The opium and morphine habits are often the result of the use of these drugs by the physician in the treatment of some disease that can be more readily, and certainly more rationally cared for by Hygienic measures. The medical profession stands convicted of the crime of producing thousands of drug-addicts. As it pleads guilty to the charge, there seems to be no reason to labor the point. Cocaine using often becomes habitual as a result of using proprietary catarrh "remedies." Chloral and barbiturate addiction is a common result of the use of these drugs for purposes of inducing "sleep" in insomnia. Had the medical profession not taught mankind for ages that poisons are beneficent, these forms of poison addiction would be unknown.

Macfadden's Encyclopedia of Physical Culture says: "Fasting is the most valuable of all forms of treatment for overcoming the pathologic condition of the body brought about by the habitual use of poison. Fasting gives the body an opportunity to readjust itself in a normal way and also hastens the elimination of any poison remaining in the system. The drug-fiend has lost his appetite anyway, and by means of a fast will regain a normal condition of the alimentary canal in a fraction of the time that would otherwise be consumed in the process. Especially the mind will clear and gain strength, and he will much sooner find himself in possession of the moral impulse and the will to fight his habit."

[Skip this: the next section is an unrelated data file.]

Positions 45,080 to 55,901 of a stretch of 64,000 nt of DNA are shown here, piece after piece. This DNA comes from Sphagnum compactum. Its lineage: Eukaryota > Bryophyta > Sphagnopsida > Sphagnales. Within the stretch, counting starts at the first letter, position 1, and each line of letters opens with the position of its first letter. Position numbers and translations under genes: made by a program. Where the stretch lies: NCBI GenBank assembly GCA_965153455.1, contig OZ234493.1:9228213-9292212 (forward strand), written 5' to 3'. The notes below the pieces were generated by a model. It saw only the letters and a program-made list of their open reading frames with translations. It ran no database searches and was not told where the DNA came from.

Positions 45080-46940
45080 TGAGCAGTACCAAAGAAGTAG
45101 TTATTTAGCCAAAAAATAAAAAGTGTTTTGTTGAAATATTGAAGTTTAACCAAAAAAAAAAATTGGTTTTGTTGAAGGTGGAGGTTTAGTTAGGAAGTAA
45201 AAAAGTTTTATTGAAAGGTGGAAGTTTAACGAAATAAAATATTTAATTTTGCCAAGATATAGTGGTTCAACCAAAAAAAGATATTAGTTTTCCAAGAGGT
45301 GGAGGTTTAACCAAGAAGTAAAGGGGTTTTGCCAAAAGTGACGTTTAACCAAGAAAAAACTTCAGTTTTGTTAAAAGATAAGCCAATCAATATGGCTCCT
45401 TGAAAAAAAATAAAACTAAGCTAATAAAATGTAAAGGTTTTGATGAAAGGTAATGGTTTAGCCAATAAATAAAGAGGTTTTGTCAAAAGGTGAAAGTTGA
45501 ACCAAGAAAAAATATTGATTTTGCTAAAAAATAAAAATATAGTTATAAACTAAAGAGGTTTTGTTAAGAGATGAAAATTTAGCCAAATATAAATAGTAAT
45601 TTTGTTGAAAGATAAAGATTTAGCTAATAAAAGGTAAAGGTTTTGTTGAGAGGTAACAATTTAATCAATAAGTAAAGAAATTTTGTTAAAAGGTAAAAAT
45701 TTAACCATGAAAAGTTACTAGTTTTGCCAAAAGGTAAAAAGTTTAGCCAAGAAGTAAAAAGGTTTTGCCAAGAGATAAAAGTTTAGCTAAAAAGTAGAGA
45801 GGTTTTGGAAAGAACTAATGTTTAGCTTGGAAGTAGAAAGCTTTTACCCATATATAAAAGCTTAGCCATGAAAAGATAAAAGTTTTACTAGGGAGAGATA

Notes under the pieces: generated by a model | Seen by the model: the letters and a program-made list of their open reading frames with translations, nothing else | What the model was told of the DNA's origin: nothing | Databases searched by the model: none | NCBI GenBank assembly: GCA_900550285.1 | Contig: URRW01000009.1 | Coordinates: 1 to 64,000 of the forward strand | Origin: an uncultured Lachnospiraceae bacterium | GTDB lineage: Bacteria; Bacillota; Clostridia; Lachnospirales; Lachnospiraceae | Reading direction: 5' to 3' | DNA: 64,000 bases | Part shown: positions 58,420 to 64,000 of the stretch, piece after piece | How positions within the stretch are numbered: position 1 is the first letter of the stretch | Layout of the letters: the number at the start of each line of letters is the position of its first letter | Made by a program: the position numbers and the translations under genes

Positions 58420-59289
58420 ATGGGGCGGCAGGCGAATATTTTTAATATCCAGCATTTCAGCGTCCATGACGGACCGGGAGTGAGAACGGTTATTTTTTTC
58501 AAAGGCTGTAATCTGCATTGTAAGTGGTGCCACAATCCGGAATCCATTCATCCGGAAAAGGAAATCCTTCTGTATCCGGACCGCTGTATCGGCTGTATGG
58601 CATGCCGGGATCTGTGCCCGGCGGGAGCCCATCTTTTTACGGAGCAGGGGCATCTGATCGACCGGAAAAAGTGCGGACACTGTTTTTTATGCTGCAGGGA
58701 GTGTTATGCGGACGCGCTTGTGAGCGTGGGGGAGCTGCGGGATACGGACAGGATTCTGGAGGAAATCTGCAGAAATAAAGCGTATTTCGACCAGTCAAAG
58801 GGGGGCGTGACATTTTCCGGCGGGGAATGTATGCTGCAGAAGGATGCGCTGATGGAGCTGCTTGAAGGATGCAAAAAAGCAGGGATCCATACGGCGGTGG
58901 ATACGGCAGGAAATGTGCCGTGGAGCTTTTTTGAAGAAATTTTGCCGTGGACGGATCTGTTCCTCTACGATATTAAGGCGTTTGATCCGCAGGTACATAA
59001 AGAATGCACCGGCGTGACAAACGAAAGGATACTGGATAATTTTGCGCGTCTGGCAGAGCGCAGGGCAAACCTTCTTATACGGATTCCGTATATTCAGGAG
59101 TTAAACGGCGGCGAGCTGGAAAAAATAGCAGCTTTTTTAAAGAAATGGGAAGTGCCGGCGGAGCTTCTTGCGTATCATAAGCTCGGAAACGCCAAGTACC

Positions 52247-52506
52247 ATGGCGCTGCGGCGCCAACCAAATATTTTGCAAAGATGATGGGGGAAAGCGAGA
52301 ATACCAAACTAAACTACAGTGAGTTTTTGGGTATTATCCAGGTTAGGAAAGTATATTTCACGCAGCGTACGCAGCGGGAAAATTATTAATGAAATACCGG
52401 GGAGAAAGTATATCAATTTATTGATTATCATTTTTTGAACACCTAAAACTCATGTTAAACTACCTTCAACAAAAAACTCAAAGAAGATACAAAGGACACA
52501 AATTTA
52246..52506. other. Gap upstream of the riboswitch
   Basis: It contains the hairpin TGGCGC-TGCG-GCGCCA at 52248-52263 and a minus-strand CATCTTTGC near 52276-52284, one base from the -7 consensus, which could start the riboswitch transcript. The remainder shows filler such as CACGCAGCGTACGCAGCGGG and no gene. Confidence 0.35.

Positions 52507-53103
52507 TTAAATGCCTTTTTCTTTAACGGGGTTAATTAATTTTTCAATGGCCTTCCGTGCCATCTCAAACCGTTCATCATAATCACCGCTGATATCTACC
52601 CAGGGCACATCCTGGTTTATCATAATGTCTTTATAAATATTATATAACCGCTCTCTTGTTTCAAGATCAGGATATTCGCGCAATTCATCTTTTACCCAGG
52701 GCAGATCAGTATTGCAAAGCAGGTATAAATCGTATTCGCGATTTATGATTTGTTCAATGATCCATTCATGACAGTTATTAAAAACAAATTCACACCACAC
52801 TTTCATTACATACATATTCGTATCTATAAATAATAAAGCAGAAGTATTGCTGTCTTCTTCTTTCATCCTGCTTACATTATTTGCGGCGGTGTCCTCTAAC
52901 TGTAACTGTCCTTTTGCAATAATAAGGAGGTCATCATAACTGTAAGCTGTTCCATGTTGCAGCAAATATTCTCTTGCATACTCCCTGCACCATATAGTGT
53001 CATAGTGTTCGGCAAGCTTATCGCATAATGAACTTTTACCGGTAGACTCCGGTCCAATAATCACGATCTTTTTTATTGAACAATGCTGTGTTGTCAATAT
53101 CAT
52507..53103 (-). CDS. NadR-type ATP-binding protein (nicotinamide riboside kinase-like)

The digestive system and the nervous system of the dope addict are somewhat the same as those of the alcohol addict and from the same cause—habitual lashing with poisons. Rest--physical, mental and physiological--are the great needs. In a remarkably short time, the fasting patient finds his supposed "craving" for morphine or other poisons, has disappeared.

It is, of course, necessary to discontinue the use of the drug. Experience has shown just what we should expect on a priori grounds to be true, namely, that the abrupt withdrawal of all drugs at the very outset is far more satisfactory in the long run than any effort to gradually withdraw it. The "tapering off" process continues the injury and keeps alive the suffering that causes resort to the drug.

Violent reactions often follow the withdrawal of the drug. For this reason, it is essential to take great care of the patient. Mania following the withdrawal of morphine or opium, or delirium tremens following the withdrawal of alcohol are similar developments. They indicate the gravity of the injury to the nervous system and reveal how important and urgent is the need to get away from the use of the poison. It is much better, in cases of mania, to completely immerse the body of the patient in warm water for two to three hours, even if he has to be strapped in the tub, until his nerves become quiet, than to resort to even a small dose of the drug. A cold cloth or a cold pack should be placed on the head while the patient is thus immersed in the hot bath.

Bear in mind that these violent reactions soon cease as the patient fasts. With the gradual recovery of energy, repair of his damaged nervous system and regeneration of his membranes, the "call" for the "soothing" morphine, chlorate, cocaine, etc., grows so faint that it is easy to discontinue its use. Of the cases of morphinism I have assisted in caring for in this manner, not one, so far as I have learned, has ever returned to its use.